Political rivalry in Malaysia threatens to derail much-delayed coast-to-coast rail link

The East Coast Rail Link is 21 per cent completed. PHOTO: ST FILE

PUTRAJAYA - Five years after its launch, Malaysia's East Coast Rail Link (ECRL) is facing delays once again as Selangor disagrees with the proposed alignment of the 665km project aimed at connecting ports on both coasts of the peninsula.

Transport Minister Wee Ka Siong held a press conference on Monday (April 5) to address concerns over cost, environmental impact and effectiveness of the RM50 billion (S$16.25 billion) track, having failed to reach a resolution after at least 37 federal-state meetings in the past 10 months.

"The Northern Alignment will increase convenience and avoid double handling. This is a land bridge that connects port to port," he said.

The Chinese-backed project was first announced in 2016 by then premier Najib Razak but came under fire from critics over the RM55 billion price tag and unfavourable financing, with the tender handed to state-owned China Communications Construction Co (CCCC).

Pakatan Harapan (PH) then revised the deal after it defeated Barisan Nasional (BN) at the 2018 election, eventually launching a longer but cheaper Southern Alignment in 2019 to connect Kota Baru in north-eastern Kelantan with Kuantan Port in the east and Port Klang on the Malacca Strait.

But after PH collapsed in February 2020, the Northern Alignment was revived by the Muhyiddin Yassin administration - which includes most of the parties that formed BN prior to 2018 - with improvements and savings, according to Datuk Seri Wee, the Malaysian Chinese Association president.

The changes include extending the line to the doorstep of both Westport and Northport in Port Klang to increase convenience of cargo handling and ensure that the Klang Gates (Gombak) Quartz Ridge - which is up for inscription as a United Nations heritage site - is undisturbed, by designing an alignment that traverses an existing road.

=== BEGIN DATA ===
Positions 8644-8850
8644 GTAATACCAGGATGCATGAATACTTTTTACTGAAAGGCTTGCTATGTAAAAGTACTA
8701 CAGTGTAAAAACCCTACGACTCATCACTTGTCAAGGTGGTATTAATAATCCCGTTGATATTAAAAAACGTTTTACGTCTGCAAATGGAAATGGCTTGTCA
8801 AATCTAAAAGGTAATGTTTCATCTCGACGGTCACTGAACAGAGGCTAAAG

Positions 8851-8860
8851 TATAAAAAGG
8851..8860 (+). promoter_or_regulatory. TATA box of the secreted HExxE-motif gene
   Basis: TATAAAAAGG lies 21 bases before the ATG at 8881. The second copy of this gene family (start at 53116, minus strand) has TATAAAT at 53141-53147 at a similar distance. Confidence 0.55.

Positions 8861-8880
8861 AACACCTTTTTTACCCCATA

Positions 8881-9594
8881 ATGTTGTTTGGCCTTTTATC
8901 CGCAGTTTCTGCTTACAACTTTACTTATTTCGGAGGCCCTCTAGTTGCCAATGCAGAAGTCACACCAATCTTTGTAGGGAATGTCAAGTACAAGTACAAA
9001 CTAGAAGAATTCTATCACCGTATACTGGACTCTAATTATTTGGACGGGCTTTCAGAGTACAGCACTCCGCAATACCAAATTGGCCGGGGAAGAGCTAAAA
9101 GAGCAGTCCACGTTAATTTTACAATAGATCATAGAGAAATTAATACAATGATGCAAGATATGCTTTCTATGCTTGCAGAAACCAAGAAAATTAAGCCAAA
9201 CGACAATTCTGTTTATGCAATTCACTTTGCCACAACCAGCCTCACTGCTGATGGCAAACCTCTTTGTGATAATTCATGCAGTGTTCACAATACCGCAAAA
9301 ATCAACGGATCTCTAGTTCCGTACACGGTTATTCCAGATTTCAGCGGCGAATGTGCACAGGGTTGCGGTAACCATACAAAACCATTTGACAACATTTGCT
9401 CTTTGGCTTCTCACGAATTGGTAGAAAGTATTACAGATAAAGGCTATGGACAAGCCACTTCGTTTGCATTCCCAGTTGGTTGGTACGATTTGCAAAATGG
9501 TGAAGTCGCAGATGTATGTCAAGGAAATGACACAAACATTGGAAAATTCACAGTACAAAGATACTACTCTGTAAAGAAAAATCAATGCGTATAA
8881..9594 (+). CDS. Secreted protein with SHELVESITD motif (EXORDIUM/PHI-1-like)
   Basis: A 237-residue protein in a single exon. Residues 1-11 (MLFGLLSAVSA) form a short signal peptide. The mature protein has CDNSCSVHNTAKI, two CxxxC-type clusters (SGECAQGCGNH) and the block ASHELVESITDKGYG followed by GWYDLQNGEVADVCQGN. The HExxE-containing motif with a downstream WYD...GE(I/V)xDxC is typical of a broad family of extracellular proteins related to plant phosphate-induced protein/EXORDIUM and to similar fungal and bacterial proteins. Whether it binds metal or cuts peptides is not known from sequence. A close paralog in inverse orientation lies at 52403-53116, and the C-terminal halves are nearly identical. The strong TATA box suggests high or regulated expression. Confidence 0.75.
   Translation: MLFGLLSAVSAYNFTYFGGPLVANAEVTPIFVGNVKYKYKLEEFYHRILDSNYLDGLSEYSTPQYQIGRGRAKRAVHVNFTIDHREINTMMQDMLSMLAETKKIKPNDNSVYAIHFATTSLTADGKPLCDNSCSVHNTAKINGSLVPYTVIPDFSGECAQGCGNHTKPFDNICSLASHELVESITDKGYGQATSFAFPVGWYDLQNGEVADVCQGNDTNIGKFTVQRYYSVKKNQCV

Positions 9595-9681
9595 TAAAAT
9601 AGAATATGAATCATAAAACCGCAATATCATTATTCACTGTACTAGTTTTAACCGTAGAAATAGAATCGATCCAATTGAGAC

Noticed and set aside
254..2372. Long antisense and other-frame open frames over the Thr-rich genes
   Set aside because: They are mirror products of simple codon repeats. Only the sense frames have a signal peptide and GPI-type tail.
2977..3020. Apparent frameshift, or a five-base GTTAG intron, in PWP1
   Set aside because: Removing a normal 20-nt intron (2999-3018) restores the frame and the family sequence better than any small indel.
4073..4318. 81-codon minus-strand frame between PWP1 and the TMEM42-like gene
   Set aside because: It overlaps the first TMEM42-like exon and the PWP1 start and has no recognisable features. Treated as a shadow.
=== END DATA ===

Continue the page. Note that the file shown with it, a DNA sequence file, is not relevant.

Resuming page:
According to Dr Wee, the improved plan will result in 26 million tonnes of cargo being handled by the ECRL in its first year of operation - now slated for 2027 - or nearly triple the 9 million using the Southern Alignment, while passenger traffic will also increase by a quarter to five million people in this same period.

Selangor disputes the efficacy of these changes, resulting in the final western stretch being delayed and costing taxpayers RM1.25 million daily, according to Putrajaya.

Malaysia's richest state, which is still controlled by PH, insists the Southern Alignment is superior because "it would open more new economic areas, apart from avoiding disruption to water catchment areas".

"The old route has long been rejected, and we have completed all studies on the Southern Alignment. The issue of expediting or delaying was due to the federal government's decision to revert to the Northern Alignment," Selangor Chief Minister Amirudin Shari said last week.

"In our view, if we want to expedite the project, then use the Southern Alignment because everything is complete."

State governments in Malaysia have final say over land use. Although the federal government could invoke the Land Acquisition Act, citing national interest, it would likely lead to a lengthy court battle.

Dr Wee told reporters on Monday that the Northern Alignment would be cheaper than the RM46 billion southern track as the RM50 billion bill for it includes the RM5 billion Serendah Bypass - which Selangor also agrees to - that will shift the existing cargo route on Malaysian Railways (KTM) trains out of Kuala Lumpur's city centre.

"Right now, dangerous materials like chemicals and cement enter the city. This takes 1 hour and 45 minutes. The Serendah Bypass is better in terms of safety," he said.

The ECRL, which is 21 per cent completed, is one of several megaprojects that have been impacted by Malaysia's shifting political landscape in recent years. The high-speed rail to Singapore was called off at the end of last year, having also been up for review after the watershed 2018 election.

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